Clinical Presentation

  • Additional risk factors likely necessary to provoke thrombosis
  • VTE most common; arterial thrombosis may occur
  • Neonatal purpura fulminans (DIC) in homozygous infants
  • Warfarin-induced skin necrosis (rare)

Antithrombin Deficiency

Genetics and Pathophysiology

  • Antithrombin (AT) – plasma anticoagulant; inactivates thrombin, factor Xa, and other activated clotting factors
    • AT activity enhanced by heparin-like glycosaminoglycans on the endothelial surface and by pharmaceutical heparin
    • Synthesized in the liver
  • Two forms of inherited antithrombin deficiency
    • Type I – quantitative
    • Type II – qualitative
  • Autosomal dominant inheritance
    • Functional assays preferred for diagnosis
    • Homozygous state is embryonic lethal
  • Decreased AT occurs in acute thrombotic states, liver disease, DIC, nephrotic syndrome, and heparin therapy; mild decreases may be seen in pregnancy or with oral contraceptive use
  • Increased AT may occur with long-term warfarin therapy

Clinical Presentation

  • VTE
  • Recurrent thrombosis may occur even in the absence of additional risk factors
  • Some deficient patients are resistant to heparin therapy

Hyperhomocysteinemia

Acquired

  • Independent risk factor for thromboembolic events
  • Most patients with hyperhomocysteinemia have no genetic mutations or polymorphisms
  • Acquired hyperhomocysteinemia is the result of defective homocysteine metabolism and may be the result of  vitamin B6, B12, or folic acid deficiency
  • Thrombotic risk most closely associated with increased fasting plasma homocysteine levels regardless of underlying etiology
    • Plasma homocysteine testing is recommended over DNA-based tests

Inherited

  • Homocysteine metabolism defects caused by mutations of the MTHFR gene
    • c.665C>T (previously c.677C>T) and c.1286A>C (previously c.1298A>C) most common
      • c.665C>T results in a thermolabile variant of MTHFR
  • Autosomal recessive inheritance
  • Elevated plasma homocysteine levels have been associated with atherosclerotic disease, VTE, and arterial thrombosis
  • Inherited hyperhomocysteinemia rare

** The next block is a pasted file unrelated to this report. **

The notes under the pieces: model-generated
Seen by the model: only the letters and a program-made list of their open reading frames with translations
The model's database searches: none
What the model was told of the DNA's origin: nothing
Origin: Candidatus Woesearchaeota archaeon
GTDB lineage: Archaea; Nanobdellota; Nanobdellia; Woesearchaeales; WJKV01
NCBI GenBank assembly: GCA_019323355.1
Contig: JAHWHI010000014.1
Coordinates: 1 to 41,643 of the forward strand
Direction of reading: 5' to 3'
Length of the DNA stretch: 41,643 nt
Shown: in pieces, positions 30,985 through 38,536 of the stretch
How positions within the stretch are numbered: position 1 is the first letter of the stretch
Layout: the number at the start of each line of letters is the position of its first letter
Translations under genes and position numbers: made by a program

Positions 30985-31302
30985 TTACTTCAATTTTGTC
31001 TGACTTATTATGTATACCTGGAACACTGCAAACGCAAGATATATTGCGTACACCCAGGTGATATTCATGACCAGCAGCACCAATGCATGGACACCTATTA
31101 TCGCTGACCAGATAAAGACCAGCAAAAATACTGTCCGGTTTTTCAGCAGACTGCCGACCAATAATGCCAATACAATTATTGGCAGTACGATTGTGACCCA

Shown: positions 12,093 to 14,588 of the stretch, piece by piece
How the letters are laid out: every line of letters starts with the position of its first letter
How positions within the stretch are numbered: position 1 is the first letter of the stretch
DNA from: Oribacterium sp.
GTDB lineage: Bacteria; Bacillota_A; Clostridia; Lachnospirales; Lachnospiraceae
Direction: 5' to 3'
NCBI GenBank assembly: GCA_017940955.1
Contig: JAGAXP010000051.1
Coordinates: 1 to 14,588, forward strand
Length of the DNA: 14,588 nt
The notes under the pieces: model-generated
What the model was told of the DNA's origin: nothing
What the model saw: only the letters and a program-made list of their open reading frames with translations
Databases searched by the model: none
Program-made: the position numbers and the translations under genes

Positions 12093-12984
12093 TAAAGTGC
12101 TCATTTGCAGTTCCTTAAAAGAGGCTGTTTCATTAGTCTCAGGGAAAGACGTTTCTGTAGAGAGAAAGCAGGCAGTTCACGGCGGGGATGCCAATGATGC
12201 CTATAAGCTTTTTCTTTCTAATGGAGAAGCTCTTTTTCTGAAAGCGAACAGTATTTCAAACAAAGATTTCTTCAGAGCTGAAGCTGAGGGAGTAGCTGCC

• Clotting Cascade with an Emphasis on Inherited Thrombophilias

Indications for Laboratory Testing

  • Tests generally appear in the order most useful for common clinical situations
  • Click on number for test-specific information in the ARUP Laboratory Test Directory
Test Name and Number Recommended Use Limitations Follow Up
APC Resistance Profile with Reflex to Factor V Leiden 0030192
Method: Clotting/Polymerase Chain Reaction/Fluorescence Monitoring

Initial screening for suspected thrombophilia

Diagnose APC resistance due to factor V Leiden mutation

Profile includes thrombosis common etiologies, factor VIII activity, PTT, prothrombin G20210A mutation; reflex to factor V Leiden

APC resistance profile may be affected by heparin levels above 2 IU/mL, direct thrombin inhibitors, and low factor V activity levels (<50%)

Perform PCR testing as first-line test if these are present

APC resistance due to a cause other than a factor V mutation will not be detected

 
Thrombotic Risk, Inherited Etiologies (Most Common) with Reflex to Factor V Leiden 0030133
Method: Electromagnetic Clot Detection/Quantitative Enzymatic/Polymerase Chain Reaction/Fluorescence Monitoring

Acceptable panel to screen for common inherited thrombophilias

Panel includes APC resistance profile, prothrombin G20210A mutation, aPTT, FVIII activity, and homocysteine

See individual components

See individual components

Thrombotic Risk, Inherited Etiologies (Uncommon) 0030177
Method: Electromagnetic Clot Detection/Microlatex Particle-Mediated Immunoassay/Chromogenic Assay